Police say US envoy cannot be prosecuted over FCCT speech
Legal action cannot be taken against US ambassador Glyn Davies as he has diplomatic immunity, deputy police spokesman Piyaphan Pingmuang said Wednesday.
Pol Maj Gen Piyaphan's comment came after the Thai government-monitoring association representative, Sonthiya Sawasdee, filed a complaint against the envoy with the Crime Suppression Division.
He complained about a speech which the envoy gave about the government's imposition of jail terms for lese majeste cases at the Foreign Correspondents' Club of Thailand on Nov 25.
Although Mr Davies was named ambassador two days after he made his speech, he was still currently protected under diplomatic immunity, added Pol Maj Gen Piyaphan.
The deputy police spokesman made his comments while police at Lumpini station began an initial probe against the ambassador.
In his speech, Mr Davies expressed the US government's concern over the "unprecedented" prison terms handed down for violations of Section 112 of the Criminal Code, otherwise known as the lese majeste law, as well as the application of the country's criminal defamation laws.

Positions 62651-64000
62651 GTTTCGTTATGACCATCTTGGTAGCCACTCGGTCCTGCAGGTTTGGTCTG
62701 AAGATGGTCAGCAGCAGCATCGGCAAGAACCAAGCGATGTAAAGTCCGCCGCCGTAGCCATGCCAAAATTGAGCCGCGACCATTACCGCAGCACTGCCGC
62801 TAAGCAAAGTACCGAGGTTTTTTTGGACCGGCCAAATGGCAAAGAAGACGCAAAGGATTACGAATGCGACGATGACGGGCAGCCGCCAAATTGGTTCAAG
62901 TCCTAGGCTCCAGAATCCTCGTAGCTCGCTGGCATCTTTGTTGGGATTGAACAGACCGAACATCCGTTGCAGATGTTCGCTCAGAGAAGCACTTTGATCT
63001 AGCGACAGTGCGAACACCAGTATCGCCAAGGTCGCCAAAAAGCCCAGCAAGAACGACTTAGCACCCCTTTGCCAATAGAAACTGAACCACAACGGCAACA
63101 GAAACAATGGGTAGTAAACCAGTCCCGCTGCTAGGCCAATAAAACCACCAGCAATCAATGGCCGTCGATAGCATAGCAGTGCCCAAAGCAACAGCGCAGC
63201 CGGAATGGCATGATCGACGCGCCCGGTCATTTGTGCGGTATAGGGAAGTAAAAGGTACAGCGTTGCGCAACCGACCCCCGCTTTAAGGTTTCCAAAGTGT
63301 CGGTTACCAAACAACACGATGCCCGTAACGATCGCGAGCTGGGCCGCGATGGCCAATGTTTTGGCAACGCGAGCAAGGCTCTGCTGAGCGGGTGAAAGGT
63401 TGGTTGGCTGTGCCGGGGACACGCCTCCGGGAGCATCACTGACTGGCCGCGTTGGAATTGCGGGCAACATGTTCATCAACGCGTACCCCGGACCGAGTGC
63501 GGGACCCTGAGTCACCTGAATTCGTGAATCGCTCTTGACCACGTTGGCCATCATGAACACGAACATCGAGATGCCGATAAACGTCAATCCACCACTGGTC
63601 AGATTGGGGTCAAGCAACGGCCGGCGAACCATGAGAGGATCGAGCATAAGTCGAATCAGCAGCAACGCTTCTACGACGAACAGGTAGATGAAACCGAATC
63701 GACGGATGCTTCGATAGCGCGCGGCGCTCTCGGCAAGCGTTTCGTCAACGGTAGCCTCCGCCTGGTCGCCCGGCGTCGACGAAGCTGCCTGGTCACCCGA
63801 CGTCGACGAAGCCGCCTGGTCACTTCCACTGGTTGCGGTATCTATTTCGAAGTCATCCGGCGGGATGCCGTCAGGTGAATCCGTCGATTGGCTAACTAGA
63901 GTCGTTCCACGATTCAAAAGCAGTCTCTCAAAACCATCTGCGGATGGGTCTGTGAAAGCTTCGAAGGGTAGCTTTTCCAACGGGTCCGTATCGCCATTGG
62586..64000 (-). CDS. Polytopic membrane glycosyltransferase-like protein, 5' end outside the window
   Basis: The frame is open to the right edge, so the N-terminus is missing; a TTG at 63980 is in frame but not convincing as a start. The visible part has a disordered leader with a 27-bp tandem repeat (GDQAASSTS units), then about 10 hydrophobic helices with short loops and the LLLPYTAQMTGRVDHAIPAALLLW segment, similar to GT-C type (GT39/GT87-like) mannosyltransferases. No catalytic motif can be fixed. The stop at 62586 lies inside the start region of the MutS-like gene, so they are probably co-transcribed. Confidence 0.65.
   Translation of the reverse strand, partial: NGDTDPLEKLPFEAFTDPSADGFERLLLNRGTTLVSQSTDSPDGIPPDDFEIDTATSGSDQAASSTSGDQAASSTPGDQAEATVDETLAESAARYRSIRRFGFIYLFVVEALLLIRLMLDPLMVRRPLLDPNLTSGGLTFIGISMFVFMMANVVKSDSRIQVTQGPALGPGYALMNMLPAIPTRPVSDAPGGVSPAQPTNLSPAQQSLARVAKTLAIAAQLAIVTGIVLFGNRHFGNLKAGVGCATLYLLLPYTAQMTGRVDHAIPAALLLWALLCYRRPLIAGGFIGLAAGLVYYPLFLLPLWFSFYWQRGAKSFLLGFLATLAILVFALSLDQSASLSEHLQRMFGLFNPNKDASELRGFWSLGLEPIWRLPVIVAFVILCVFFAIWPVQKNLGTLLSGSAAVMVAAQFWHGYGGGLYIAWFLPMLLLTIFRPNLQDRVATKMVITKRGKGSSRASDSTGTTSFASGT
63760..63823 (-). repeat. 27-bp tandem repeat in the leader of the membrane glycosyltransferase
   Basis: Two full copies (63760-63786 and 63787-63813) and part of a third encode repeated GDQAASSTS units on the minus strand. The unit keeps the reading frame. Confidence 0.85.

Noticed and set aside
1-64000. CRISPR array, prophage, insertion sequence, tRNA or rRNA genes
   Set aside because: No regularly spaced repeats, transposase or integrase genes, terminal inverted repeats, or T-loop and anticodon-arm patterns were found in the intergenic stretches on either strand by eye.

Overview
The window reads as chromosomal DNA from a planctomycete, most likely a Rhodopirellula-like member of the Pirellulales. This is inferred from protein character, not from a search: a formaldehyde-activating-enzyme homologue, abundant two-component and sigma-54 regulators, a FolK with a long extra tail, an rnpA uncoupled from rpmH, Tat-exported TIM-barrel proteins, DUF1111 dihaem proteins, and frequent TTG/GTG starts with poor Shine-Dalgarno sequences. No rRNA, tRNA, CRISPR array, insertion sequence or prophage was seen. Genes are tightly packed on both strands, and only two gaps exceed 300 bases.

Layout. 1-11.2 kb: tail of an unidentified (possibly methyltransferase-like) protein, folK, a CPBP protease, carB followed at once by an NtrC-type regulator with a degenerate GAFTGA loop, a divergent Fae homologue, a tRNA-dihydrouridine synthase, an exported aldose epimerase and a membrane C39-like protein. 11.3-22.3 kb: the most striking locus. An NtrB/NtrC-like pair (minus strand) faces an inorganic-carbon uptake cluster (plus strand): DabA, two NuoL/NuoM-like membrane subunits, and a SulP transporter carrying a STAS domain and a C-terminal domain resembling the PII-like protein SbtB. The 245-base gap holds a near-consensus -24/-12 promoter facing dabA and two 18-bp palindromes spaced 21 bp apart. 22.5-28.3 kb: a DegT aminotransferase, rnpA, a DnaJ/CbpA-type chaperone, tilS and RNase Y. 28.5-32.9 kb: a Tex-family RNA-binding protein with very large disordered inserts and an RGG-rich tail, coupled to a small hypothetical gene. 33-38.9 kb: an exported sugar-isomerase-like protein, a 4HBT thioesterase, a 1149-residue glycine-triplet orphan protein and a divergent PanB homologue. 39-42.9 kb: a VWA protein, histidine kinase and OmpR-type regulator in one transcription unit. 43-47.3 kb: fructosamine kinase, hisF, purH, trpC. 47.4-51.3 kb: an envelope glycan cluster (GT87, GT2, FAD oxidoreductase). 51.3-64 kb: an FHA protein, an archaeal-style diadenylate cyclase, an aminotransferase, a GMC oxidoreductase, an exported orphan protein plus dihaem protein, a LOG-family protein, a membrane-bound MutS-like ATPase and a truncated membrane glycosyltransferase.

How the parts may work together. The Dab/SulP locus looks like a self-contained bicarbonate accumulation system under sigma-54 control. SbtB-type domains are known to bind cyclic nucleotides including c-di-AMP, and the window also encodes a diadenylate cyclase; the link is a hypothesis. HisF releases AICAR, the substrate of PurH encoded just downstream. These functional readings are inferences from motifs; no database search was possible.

In Washington Thursday morning (Thailand time), US State Department spokesman John Kirby told reporters:
"The U.S. government has the utmost respect for the Thai monarchy. Ambassador Davies reiterated long-standing U.S. policy on the issue of freedom of expression."
Mr Kirby referred further questions to Thai authorities.
The speech sparked a protest by ultra-nationalists outside the American embassy on Nov 28.
"It's not yet a formal investigation as we're still in the process of gathering information," said a policeman at Lumpini station, which has jurisdiction over the area where the FCCT is located. "If we find the ambassador's remarks defamatory according to the law, we will launch an official investigation," he added.
Mr Davies declined to comment on the issue yesterday when he met Democrat Party executives.
"The party leader (Abhisit Vejjajiva) told the ambassador there are still attempts being made by some people to discredit the monarchy, which is why maintaining the law is needed to protect the royal family," said Kiat Sittheeamorn, deputy party chairman.
"We told Mr Davies that Thailand's lese majeste law is based on international principles," Mr Kiat said.